The Royal Nativity Scene of the Bourbon

This nativity scene demonstrates how cosmopolitan the Kingdom of the Two Sicilies was.


This room, painted in white and without decorations, was intended for the amusements of the court. Today it houses the Bourbon nativity scene, recently restored after most of the shepherds were stolen. The Neapolitan crib tradition established itself with Charles of Bourbon in the mid-18th century, but above all with the collector King Francesco I. It is said that Queen Maria Cristina of Savoy, now beatified, even wanted a small one to keep in her room.

The custom of setting up the crib for Christmas in the Royal Palace of Caserta became a tradition of the entire Court: it was created not only by artists and craftsmen, but also by all the ladies of the court and princesses, very skilled in making clothes for shepherds, rich ladies or Georgian merchants dressed in oriental style, with multicolored San Leucio silks and filigree or coral jewels.

Artists such as Bottiglieri, Sanmartino (the author of the famous Veiled Christ of the Sansevero Chapel), Mosca, Celebrano, Vassallo, Gori participated in the realization, who modeled the most important figures in terracotta, while the others only had the head and limbs of terracotta and the structure of iron wire and tow. The figures were placed on a cork “rock”, according to strict rules and respecting the canonical scenes, such as the Nativity, the Announcement to the Shepherds and the Tavern.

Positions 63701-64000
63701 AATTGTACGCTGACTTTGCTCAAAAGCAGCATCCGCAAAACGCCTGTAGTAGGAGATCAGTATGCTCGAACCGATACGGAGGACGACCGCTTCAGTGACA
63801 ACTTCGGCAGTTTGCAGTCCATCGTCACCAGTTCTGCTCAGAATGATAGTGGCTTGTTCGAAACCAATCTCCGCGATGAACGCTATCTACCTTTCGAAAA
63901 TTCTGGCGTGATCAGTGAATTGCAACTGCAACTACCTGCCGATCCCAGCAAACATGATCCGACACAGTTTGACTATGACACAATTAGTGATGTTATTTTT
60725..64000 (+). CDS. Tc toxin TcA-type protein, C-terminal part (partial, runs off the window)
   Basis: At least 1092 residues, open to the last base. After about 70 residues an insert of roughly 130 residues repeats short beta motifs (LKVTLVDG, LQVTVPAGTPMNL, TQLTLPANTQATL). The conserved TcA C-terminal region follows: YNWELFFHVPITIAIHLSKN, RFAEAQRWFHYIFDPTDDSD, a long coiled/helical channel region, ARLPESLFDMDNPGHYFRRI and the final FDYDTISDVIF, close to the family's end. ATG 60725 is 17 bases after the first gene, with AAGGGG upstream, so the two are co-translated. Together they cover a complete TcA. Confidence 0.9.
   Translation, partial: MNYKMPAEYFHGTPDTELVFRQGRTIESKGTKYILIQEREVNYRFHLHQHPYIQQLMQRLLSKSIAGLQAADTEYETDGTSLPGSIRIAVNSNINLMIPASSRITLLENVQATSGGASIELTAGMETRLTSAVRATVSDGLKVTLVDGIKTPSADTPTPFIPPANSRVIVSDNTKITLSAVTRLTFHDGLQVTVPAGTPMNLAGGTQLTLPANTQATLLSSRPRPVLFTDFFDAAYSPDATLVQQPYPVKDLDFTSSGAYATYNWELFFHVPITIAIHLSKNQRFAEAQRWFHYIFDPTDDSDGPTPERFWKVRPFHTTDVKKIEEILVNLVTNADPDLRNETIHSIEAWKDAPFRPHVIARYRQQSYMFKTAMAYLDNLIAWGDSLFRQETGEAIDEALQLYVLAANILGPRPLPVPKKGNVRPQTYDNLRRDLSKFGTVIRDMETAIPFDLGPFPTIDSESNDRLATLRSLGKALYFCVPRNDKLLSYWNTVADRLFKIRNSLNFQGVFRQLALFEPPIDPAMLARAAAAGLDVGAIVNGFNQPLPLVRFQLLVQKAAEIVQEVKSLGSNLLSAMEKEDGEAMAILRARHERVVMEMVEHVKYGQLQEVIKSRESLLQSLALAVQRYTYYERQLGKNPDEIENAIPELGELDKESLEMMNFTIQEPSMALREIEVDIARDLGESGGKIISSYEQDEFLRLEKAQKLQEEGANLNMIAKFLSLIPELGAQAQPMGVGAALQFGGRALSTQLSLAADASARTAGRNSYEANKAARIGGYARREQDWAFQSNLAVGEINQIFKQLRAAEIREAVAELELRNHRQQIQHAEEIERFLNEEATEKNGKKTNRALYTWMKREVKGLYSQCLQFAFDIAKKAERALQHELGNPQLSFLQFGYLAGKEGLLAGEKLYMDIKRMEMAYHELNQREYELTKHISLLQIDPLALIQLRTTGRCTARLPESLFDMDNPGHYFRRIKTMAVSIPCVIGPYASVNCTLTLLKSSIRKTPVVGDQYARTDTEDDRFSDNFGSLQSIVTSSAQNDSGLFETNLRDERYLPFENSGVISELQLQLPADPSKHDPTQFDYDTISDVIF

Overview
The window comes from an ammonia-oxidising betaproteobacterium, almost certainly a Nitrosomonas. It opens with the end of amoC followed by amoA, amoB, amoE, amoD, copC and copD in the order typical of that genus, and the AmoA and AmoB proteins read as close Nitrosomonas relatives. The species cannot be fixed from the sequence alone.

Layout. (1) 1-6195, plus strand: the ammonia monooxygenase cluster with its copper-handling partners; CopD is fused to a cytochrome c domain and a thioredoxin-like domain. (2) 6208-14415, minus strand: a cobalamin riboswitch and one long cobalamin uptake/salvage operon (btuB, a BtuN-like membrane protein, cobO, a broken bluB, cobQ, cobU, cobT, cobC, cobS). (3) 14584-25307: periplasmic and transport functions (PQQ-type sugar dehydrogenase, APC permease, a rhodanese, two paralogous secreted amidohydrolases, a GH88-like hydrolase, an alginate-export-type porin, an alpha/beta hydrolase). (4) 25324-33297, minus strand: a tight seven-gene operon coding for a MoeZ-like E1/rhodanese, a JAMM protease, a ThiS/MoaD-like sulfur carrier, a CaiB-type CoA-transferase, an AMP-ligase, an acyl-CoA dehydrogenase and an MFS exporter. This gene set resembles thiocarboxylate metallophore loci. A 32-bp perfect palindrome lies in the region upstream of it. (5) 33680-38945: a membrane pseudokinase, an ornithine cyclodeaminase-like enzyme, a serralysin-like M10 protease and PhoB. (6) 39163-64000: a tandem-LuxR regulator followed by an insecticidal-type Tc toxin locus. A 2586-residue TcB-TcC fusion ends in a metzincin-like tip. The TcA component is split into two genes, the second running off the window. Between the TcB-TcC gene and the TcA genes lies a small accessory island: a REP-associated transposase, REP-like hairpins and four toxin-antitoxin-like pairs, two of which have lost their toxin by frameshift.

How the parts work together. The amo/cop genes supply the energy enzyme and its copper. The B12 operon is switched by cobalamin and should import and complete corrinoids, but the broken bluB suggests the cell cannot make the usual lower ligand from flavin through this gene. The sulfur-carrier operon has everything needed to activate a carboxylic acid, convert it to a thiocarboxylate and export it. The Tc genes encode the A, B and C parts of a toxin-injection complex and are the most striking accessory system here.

To create the nativity scene, a project was carried out every year, as described in the paintings by Salvatore Fergola visible on the walls of the room. They depict the last nativity scene set up by the sovereigns, before the conquest of the Kingdom in 1860. The last nativity scene was set up in 1845, on the occasion of the inauguration of the Naples-Caserta railway. Maria Sofia, the last Queen of the Kingdom, was setting up the nativity scene in 1860, but she didn’t make it in time due to the attack by the Savoys and the subsequent fall of the Kingdom.

The current set-up is inspired by that last 19th-century nativity scene, which well represents the cosmopolitan Naples of the end of the 18th century.

The nativity scene

This nativity scene still provides extraordinary insights into the life of cosmopolitan Naples at the end of the eighteenth century.

When the Bourbons set up the Crib

“When the traditional date of December 12 was just a few days away, the activities in the palace of Caserta became frenetic: the royal nativity scene was set up, one of the great passions of King Ferdinand. With muffled “jamme…jamme!” and anxious “E stateve accuorte!”, the director of the crib incited and supervised the continuous coming and going of the employees who brought hundreds of shepherds, with rush baskets and protected by “reeds”, from their distant cabinets up to the large oval hall, in the center of the eastern side of the building, often also a domestic theatre. There, the cribs, under the guidance of scenographers and painters, positioned them: the most beautiful and most precious shepherds were placed in the foreground, then there were those in the background and finally those, smaller and more ordinary, ‘for the distances ‘.